Stand-up comedian Zakir Khan wants to punch people... in their insecurities
Every comedian has a story about their ‘worst heckler experience’. It’s almost considered a right of passage by those within the live entertainment industry. Yet, Indore-based comic Zakir Khan, claims he’s never experienced a rude interruption from the audience since his professional stand-up career began in 2011; almost.
“Well, there was this one time,” jests the 31-year-old, who recently returned to India after completing a multi-city live show tour of the North America and Austrailia. He elaborates, “A guy did it during one of my first big gigs in Delhi; an opening 10-minute slot before (comedian) Tanmay Bhat. However, the heckler has since become a friend who still apologetically messages me—seven years later,” Now, the writer of Amazon Prime’s popular web series Chacha Vidhayak Hain Humare, is preparing to showcase his brand-new special titled Kaksha Gyarvi at Kochi.
Science of storytelling
He may be a globetrotting entertainer—whose YouTube channel has amassed close to 163 million views—but Zakir got here the hard way. Hailing from a family of third generation classical musicians, there was a time when this Haq Se Single star ventured into various creative avenues to support his self-financed comedy career; from playing the sitar at hotel lobbies to writing shayari for a value-added SMS service.
“I learned to turn my small town roots into an advantage. Many stand-up artistes in India, who gained early exposure, belong to metropolitan cities. Us tier-II folk may not have had the exposure, yet we have loads of life experiences to draw from. It’s made me a stronger storyteller and a better comic,” claims the winner of Comedy Central’s Best Stand-Up Comic of India (2012). Fans in the city may get to experience this first-hand, as his latest special revolves around hilarious tales of life during high school (think bullying, testosterone-fuelled fights, teachers, and much more).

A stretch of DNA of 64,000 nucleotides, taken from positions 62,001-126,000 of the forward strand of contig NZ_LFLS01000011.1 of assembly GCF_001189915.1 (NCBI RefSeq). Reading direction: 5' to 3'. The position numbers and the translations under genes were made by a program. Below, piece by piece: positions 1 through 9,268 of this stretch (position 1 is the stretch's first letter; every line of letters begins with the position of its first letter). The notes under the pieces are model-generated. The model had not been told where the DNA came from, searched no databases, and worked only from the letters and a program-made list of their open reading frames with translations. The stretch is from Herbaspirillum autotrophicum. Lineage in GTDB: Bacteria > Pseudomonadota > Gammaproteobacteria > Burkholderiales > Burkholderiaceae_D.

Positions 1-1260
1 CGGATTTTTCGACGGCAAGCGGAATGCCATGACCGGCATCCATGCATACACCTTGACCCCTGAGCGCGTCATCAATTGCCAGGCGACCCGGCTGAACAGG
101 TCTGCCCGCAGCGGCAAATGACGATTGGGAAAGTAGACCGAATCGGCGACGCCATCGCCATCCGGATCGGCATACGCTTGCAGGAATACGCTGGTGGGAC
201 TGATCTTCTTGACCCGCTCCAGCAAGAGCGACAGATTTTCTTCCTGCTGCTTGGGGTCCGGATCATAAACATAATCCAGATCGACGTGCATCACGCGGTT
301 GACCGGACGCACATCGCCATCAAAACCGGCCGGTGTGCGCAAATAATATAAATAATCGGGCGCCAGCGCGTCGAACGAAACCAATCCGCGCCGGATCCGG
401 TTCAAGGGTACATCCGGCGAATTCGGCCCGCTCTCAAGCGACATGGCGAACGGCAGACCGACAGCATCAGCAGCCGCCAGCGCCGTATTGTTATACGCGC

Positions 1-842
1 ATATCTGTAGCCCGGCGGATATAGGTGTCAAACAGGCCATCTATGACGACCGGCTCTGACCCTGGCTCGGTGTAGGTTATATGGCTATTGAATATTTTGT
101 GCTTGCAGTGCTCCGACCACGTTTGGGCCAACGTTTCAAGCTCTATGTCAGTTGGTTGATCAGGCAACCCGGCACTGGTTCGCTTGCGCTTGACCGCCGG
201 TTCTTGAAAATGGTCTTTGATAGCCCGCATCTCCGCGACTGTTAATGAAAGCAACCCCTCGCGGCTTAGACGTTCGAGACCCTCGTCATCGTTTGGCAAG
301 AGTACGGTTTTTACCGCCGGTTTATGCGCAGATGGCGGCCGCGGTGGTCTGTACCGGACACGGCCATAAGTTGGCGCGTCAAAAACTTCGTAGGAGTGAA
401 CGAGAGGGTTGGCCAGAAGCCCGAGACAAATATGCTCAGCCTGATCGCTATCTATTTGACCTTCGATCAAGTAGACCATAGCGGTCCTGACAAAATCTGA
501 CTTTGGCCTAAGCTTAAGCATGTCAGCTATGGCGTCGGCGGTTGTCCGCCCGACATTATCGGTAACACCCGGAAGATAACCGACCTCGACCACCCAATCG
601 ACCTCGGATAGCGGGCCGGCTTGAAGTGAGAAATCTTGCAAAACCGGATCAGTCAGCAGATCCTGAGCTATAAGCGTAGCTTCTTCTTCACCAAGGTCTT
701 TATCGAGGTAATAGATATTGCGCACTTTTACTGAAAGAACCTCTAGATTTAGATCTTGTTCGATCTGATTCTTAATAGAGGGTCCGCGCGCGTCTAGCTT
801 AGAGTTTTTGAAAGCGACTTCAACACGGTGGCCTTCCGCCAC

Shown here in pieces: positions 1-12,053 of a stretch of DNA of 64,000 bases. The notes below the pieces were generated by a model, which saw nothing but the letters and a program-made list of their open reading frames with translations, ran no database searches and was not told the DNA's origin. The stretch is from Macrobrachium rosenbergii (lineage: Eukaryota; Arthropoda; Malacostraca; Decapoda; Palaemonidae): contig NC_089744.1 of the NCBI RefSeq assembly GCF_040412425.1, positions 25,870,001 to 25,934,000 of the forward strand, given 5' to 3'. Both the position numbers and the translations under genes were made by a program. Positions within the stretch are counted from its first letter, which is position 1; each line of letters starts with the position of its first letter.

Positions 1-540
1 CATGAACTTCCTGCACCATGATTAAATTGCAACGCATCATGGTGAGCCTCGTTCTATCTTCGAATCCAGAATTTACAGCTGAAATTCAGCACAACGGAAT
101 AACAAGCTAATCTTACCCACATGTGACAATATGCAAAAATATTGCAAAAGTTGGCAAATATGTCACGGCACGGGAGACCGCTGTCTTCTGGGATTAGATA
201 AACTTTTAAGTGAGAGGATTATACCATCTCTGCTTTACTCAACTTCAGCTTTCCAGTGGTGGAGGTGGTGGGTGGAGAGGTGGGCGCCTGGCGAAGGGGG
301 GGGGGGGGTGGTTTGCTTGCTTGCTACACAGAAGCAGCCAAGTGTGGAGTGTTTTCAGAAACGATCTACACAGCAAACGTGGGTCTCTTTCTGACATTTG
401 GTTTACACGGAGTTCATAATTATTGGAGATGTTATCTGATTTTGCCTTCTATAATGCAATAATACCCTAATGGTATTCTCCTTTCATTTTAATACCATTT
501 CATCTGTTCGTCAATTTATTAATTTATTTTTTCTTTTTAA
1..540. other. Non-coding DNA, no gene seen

Taking a stand
This sense of relatability stems from Zakir’s charismatic onstage presence and tale-spinning adeptness. Upon taking a closer look at his unique blend of observational and self-deprecating anecdotes, one would notice that this Sakth Launda uses it to fight his own demons and learn from mistakes.
“I always start my shows on a light and simple note. But as I delve deeper, the vibes turn sicker. Eventually, I’ll have the audience in a state of rapt attention—that’s when I punch them ‘in their insecurities’ so that they don’t hide them from the world,” concludes Zakir.
At JTPAC on August 9. At 6.30 pm.
From `499 onwards.